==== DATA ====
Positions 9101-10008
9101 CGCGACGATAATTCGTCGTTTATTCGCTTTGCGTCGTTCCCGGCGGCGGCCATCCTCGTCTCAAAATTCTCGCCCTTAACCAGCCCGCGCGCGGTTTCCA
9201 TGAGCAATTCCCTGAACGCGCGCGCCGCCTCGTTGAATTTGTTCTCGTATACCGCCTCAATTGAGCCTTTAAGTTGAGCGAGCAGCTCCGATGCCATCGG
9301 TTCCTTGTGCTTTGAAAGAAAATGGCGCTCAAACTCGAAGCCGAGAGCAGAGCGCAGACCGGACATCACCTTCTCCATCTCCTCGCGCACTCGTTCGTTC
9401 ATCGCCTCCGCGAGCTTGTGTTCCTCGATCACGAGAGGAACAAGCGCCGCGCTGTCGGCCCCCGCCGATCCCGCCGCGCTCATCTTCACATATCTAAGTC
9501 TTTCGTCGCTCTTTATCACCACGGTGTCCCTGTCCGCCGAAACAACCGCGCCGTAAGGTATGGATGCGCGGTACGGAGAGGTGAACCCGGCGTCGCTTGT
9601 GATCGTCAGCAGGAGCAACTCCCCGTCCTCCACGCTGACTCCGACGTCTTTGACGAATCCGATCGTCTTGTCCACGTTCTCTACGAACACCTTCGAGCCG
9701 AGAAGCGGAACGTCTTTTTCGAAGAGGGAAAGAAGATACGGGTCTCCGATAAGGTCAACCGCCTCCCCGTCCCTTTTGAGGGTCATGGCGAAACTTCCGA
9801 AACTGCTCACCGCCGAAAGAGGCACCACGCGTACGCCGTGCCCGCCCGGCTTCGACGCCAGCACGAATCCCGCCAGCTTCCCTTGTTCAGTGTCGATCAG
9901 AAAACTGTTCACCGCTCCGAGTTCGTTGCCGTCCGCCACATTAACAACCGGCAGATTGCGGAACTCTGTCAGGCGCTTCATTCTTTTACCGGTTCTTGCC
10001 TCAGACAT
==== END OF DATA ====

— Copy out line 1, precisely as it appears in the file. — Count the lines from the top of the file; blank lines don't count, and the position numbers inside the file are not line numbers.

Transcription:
Positions 9101-10008